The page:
Written in Stone: A Journey Through the Stone Age and the Origins of Modern Literature

Christopher Stevens. Pegasus, $27.95 (272p) ISBN 978-1-60598-907-5
Stevens (Thirty Days Has September) takes readers on a lively romp through history as he traces the origins of English and many other modern languages all the way back to the Stone Age. With a showman’s enthusiasm, he examines how the Proto-Indo-European (PIE) language laid the groundwork for over six millennia of linguistic evolution, revealing how each ancient syllable forms the root of dozens of words and concepts. “It’s proof that today’s languages didn’t evolve across two continents by accident—they developed from a mother tongue that was infinitely more efficient, memorable, and flexible than anything the other tribes could come up with,” he explains. Stevens elaborates on “the way new words built on old, letter by letter,” and notes that PIE “wasn’t so much a mother tongue, more a construction kit.” Each short chapter focuses on a single syllable, its evolution, and its descendants. Thus, em, which meant to buy, becomes emporium, example, premium, redemption, promptly, irredeemable, and ransom. Diw, which meant to be bright as day, becomes divine, journey, daisies, Jupiter, deity, and dismal. Stevens’s passion for wordplay can lead to frenetic writing, but it’s always enlightening and engaging. This is a delight for anyone who loves language in any form. Agent: Heather Holden-Brown, HHB Agency (U.K.). (Nov.)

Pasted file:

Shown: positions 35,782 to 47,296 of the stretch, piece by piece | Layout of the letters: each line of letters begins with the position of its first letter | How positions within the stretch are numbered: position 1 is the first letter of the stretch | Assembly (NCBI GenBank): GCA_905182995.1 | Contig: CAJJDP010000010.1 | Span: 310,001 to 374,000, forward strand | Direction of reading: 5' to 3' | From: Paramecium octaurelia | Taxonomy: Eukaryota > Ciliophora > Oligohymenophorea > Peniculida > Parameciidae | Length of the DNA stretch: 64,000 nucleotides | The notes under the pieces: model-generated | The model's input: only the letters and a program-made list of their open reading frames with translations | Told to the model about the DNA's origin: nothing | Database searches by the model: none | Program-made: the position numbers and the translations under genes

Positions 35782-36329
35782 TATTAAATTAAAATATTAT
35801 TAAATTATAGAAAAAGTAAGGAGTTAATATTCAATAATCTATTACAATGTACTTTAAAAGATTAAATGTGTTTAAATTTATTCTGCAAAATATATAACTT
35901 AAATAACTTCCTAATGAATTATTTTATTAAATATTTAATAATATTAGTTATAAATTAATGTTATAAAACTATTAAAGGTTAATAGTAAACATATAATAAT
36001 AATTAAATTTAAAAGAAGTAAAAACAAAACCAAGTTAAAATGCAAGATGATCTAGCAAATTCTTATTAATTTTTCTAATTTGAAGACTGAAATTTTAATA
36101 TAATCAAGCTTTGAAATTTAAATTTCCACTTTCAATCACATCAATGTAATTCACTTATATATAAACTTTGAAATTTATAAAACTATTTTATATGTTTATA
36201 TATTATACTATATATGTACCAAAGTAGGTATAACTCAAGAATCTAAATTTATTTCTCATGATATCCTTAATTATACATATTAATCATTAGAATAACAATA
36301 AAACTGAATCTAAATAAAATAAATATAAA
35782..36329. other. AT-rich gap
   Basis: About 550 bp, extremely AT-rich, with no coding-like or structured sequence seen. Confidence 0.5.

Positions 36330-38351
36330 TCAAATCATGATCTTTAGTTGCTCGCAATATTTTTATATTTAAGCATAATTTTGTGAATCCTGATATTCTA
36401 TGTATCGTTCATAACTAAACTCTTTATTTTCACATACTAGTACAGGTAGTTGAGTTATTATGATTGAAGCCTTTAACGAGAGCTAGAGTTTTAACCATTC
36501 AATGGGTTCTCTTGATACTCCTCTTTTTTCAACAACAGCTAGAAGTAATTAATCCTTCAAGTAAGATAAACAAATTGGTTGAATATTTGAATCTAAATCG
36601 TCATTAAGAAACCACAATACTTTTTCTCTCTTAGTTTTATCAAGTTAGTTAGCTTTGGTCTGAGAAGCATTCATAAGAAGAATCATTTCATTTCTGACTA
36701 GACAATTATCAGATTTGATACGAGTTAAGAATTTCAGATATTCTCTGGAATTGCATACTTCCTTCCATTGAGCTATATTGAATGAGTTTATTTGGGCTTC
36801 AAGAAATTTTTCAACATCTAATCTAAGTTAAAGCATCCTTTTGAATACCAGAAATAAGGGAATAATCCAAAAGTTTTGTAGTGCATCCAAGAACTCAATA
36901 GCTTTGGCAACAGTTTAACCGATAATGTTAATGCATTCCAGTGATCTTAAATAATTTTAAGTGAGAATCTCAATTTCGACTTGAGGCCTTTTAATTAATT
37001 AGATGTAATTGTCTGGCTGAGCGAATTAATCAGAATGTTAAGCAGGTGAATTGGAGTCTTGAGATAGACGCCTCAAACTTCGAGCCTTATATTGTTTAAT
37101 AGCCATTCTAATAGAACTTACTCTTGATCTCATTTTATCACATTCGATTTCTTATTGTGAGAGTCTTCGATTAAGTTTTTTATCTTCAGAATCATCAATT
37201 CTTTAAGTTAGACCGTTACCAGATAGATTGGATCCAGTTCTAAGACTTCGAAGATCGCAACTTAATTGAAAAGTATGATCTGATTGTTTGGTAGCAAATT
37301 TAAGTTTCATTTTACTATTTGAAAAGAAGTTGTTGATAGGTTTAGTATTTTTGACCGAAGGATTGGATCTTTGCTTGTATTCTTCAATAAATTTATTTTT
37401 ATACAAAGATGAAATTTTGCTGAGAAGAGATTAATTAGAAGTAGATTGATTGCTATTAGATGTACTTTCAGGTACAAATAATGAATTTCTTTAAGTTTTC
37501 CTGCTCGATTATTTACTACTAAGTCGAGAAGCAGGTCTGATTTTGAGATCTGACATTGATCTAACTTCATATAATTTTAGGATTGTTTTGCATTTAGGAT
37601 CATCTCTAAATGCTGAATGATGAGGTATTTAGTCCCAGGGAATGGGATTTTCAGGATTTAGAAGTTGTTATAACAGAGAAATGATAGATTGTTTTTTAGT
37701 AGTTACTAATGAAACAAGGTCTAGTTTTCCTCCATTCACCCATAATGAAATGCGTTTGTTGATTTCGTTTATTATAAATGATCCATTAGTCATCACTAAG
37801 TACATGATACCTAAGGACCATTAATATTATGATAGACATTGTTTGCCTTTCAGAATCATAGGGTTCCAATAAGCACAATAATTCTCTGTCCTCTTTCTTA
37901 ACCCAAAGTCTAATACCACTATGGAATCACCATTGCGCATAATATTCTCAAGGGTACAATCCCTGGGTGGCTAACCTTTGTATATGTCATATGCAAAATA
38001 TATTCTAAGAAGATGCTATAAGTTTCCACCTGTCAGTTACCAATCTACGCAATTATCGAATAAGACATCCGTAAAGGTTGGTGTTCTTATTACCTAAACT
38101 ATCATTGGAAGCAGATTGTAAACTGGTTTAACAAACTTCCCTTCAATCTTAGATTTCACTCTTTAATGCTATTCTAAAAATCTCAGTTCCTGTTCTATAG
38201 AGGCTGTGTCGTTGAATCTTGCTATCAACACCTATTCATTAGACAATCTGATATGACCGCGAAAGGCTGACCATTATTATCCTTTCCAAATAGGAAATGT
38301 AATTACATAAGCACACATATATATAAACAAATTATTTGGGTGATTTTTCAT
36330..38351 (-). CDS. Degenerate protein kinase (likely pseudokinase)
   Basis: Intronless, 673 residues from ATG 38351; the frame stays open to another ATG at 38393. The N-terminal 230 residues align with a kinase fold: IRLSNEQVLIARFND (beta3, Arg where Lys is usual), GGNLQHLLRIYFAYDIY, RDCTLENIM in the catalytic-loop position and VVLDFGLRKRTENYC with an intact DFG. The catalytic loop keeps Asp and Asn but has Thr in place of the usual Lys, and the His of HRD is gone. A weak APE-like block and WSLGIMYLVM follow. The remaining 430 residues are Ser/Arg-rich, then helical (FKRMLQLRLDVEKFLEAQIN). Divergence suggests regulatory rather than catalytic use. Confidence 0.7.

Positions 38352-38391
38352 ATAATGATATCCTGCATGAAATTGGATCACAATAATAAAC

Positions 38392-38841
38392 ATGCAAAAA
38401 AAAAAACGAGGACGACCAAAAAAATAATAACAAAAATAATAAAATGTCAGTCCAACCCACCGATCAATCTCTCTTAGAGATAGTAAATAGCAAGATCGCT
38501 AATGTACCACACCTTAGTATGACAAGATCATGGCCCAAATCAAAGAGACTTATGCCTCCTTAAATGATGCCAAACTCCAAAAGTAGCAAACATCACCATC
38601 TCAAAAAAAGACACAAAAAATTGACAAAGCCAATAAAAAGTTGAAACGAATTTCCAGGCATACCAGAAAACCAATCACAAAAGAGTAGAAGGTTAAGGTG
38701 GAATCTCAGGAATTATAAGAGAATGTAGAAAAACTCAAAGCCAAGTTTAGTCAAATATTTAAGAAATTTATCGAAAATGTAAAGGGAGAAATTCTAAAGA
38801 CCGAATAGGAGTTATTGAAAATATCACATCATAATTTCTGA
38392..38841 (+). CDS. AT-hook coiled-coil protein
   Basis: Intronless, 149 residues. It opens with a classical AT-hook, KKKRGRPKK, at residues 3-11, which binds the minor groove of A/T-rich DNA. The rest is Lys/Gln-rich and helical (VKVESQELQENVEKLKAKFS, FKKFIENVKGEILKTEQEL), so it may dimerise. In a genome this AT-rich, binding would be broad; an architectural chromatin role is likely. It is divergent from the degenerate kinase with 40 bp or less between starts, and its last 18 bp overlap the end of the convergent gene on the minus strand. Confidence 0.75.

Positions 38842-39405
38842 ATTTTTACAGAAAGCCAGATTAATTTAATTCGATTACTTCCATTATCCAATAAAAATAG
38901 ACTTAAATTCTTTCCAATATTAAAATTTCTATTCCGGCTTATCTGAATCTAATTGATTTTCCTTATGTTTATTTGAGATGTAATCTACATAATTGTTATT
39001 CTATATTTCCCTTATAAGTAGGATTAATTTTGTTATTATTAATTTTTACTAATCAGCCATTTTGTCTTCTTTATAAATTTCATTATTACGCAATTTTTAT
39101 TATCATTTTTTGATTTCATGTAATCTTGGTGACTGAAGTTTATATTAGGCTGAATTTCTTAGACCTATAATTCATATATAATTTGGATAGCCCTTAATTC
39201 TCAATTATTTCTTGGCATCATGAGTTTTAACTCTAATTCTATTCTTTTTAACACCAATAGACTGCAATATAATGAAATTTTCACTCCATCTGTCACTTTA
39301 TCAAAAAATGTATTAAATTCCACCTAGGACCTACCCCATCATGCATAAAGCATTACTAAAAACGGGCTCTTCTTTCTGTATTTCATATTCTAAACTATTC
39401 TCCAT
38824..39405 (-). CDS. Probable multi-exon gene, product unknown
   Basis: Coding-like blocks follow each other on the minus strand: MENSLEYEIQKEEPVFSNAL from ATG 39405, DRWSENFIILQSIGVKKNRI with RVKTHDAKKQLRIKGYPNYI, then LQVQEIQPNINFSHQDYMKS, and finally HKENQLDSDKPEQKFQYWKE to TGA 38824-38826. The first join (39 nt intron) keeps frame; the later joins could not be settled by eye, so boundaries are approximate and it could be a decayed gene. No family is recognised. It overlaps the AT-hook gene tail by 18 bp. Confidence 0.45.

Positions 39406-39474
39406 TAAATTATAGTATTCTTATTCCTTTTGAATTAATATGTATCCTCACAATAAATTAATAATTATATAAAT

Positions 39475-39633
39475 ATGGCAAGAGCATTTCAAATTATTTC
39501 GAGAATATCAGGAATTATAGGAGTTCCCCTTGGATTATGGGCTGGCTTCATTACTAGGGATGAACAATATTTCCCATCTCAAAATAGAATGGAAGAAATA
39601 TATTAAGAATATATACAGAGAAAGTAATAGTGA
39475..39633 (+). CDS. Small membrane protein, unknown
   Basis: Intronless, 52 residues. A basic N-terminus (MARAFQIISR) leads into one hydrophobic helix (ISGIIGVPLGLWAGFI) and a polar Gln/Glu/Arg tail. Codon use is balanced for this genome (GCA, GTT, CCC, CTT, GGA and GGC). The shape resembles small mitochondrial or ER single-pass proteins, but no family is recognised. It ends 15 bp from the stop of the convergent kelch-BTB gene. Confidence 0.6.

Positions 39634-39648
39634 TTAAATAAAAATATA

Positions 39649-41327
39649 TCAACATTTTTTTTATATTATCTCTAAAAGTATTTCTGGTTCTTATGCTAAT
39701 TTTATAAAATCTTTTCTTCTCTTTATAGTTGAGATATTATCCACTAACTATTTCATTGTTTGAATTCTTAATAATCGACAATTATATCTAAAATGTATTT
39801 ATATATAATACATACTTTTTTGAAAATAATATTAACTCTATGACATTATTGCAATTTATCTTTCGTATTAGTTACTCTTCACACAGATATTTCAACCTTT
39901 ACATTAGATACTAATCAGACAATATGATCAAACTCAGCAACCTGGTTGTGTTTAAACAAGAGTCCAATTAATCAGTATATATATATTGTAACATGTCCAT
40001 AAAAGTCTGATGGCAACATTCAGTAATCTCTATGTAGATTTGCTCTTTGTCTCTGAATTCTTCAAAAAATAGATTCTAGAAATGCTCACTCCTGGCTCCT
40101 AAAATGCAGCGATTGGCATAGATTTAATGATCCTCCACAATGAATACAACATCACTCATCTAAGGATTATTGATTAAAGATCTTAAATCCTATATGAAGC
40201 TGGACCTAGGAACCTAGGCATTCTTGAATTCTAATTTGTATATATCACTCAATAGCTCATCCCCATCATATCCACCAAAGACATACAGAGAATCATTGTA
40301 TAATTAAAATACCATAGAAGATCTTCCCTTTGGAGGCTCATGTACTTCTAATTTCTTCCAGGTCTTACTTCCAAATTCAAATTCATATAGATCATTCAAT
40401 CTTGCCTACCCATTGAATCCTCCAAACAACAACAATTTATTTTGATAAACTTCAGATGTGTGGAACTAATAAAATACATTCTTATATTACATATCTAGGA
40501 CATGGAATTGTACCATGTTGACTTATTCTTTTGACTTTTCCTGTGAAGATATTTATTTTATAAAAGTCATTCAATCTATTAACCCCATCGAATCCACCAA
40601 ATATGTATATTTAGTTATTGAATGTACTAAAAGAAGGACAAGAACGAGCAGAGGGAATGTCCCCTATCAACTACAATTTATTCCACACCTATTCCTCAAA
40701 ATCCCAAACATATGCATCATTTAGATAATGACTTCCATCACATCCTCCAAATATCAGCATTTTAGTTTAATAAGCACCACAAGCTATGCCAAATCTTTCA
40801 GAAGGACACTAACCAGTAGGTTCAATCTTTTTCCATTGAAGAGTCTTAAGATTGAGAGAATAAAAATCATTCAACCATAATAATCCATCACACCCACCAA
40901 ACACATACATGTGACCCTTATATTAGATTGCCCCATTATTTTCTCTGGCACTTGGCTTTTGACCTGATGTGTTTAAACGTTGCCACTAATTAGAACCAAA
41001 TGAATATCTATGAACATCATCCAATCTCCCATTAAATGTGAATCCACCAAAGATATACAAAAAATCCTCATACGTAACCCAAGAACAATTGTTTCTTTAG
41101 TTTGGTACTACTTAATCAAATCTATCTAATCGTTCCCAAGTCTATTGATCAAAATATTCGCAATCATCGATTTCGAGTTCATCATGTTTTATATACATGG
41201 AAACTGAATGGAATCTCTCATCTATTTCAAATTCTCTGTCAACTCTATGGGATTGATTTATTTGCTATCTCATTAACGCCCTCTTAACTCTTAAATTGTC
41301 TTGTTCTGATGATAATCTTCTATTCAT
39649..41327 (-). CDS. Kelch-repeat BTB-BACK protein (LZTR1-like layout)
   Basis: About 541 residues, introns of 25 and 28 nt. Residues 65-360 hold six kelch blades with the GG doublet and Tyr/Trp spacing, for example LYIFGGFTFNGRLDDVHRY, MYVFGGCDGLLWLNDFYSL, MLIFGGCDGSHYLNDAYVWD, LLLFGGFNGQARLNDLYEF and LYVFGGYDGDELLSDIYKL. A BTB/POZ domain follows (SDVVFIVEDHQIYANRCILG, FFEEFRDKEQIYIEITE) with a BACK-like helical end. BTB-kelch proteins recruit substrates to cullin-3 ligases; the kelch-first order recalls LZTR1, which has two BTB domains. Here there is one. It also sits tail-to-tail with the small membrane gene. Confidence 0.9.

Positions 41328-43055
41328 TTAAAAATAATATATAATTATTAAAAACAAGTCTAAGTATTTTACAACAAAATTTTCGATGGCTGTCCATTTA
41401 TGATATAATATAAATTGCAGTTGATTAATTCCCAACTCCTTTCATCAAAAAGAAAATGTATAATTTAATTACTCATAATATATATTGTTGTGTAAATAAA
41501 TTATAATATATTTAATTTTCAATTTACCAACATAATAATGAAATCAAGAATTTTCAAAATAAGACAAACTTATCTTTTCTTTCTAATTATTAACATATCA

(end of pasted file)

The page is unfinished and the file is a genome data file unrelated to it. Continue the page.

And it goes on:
Reviewed on: 09/07/2015
Release date: 11/16/2015
Genre: Nonfiction
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